The Horrible Incident That Inspired U2's 'Sunday Bloody Sunday'

U2 has gone through quite a few musical phases over the course of their 40-year history. The 175-million record-selling mega-group has largely eschewed the in-your-face politics of their earlier albums, particularly 1983's War and 1994's The Unforgettable Fire, in lieu of the more apolitical "let's all be peace-and-love pals" messages of albums such as 2004's How to Dismantle an Atomic Bomb. In between they've gone through their own anti-pop-pop-star phase, particularly in 1993's Zooropa and 1997's Pop, but at their core, it's important to remember that U2 is fundamentally an Irish band. Their entire musical oeuvre is informed by their origins as young people growing up in Dublin during a very tumultuous, violent time in Irish history.

In no song is this perspective more apparent than "Sunday Bloody Sunday" from War, an album with an incredibly iconic cover of a bloodied boy holding his hands to the back of his head, as though being arrested. "Sunday Bloody Sunday" is based on an actual event that occurred in Irish history in 1972, one in a long line of conflict that has riddled Ireland going back to its original English occupation in the 12th century. As WonderWhy explains (posted on YouTube), Northern Ireland is, to the present day, a part of the United Kingdom, while southern Ireland is a separate country, the Republic of Ireland. The south was predominantly Catholic, while the north was split between Catholics and Protestants. It's this division in the north that drew Bloody Sunday's battle lines.

Ireland had been embroiled in 'the Troubles' for years

"And the battle's just begun / There's many lost, but tell me, who has won?"

Bloody Sunday took place near the beginning of "the Troubles," a bloody period of Irish history that lasted from 1968-1998, when, as the BBC says, the Good Friday Agreement brought relative peace back to Ireland. By the time Bono, The Edge, Adam Clayton, and Larry Mullen formed U2 in 1976, they started positing questions such as the above line from "Sunday Bloody Sunday."

Starting in 1922, Northern Ireland had become its own self-governing region, part of the United Kingdom. In 1949 the rest of the island became the Republic of Ireland, as the BBC explains — independent, and no longer a part of the British Commonwealth. Northern Ireland was composed of six out of nine total counties in the Ulster region in the north, where the most financially successful plantations of centuries prior had taken root. 

Four of these counties — the Protestant majority ones — strongly identified with the English crown and considered themselves loyalists. Among them were Antrim, Down, Armagh, and Londonderry, where Bloody Sunday occurred. The other two counties, Fermanagh and Tyrone, were Catholic majority. They identified themselves primarily as Irish, and wanted a unified, Irish country. These Catholics were subjected to economic and educational discrimination, gerrymandering, and police harassment. This is the divisive, conflicted environment that gave birth to Bloody Sunday.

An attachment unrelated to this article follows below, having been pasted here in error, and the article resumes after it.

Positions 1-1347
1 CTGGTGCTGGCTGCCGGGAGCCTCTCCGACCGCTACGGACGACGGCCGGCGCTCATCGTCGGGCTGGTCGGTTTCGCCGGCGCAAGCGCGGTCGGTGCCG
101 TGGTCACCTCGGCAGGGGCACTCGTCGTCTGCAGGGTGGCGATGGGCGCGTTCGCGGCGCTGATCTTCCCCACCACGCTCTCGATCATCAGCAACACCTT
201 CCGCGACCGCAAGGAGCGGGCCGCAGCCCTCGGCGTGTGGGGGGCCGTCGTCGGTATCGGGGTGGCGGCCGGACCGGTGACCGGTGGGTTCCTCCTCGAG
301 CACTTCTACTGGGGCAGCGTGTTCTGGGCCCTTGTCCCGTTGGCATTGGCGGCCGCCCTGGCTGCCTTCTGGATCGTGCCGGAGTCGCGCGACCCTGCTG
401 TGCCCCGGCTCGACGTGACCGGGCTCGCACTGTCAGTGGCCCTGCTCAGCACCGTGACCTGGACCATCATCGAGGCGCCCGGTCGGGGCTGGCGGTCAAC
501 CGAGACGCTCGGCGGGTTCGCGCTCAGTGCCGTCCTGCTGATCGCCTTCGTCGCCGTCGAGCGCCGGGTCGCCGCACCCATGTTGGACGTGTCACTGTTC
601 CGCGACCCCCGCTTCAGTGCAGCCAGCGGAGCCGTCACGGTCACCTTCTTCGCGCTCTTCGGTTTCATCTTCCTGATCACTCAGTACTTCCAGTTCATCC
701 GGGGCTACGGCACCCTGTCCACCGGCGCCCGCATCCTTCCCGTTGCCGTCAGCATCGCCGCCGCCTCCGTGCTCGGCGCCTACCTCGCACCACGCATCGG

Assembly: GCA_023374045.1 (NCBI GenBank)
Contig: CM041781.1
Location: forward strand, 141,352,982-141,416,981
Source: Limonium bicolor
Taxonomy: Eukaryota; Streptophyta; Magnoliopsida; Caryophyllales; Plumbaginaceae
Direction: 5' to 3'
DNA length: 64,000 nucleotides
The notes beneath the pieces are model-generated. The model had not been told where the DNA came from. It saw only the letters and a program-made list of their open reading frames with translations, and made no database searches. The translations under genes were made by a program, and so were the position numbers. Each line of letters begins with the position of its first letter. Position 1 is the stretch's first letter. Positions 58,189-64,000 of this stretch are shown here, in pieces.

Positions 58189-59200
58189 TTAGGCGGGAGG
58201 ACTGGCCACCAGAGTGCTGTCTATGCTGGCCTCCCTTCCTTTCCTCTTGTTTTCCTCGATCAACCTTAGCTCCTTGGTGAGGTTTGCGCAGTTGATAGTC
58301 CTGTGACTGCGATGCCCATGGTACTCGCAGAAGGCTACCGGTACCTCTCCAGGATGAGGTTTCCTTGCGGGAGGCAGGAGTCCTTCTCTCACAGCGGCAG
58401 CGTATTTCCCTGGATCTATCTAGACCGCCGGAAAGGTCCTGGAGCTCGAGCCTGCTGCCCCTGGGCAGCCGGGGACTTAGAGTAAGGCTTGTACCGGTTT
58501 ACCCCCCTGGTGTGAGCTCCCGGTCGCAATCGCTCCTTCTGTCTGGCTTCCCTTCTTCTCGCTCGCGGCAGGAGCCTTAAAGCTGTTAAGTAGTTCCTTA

British paratroopers opened fire into an unarmed crowd in Northern Ireland

"Broken bottles under children's feet / Bodies strewn across the dead end street."

These lines from "Sunday Bloody Sunday" depict the horror of those who witnessed the events of January 30, 1972. As History tells us, a group of 10,000 Irish-Catholic protesters gathered in Londonderry in Northern Ireland to match in opposition to the British policy of interning suspected Irish nationalists, particularly members of the Provisional Irish Republican Army (IRA). The IRA, formed in 1919, sought to use force to destabilize British control over the north, per Britannica. They and their supporters were branded as terrorists by the UK government, and by the time 1972 rolled around, tensions were high.

As the Evening Standard describes, at 4:07 p.m. paratroopers were sent to disperse the protesters, and arrest any of those who had started rioting. By 4:10, a mere three minutes later, the soldiers opened fire into the crowd. By 4:40, gunfire stopped. Twenty soldiers had expended 108 rounds, killing 13 people, and wounding 15 more. The soldiers claimed they had come under fire from the IRA, but none of the dead were armed.

In response, violence raged across the country, made worse because the British government refused to hold its soldiers accountable for any wrongdoing. The British embassy in Dublin was set on fire, and in July, the IRA detonated 20 bombs in Belfast to attack British troops. Only in 1998 would the Troubles finally stop.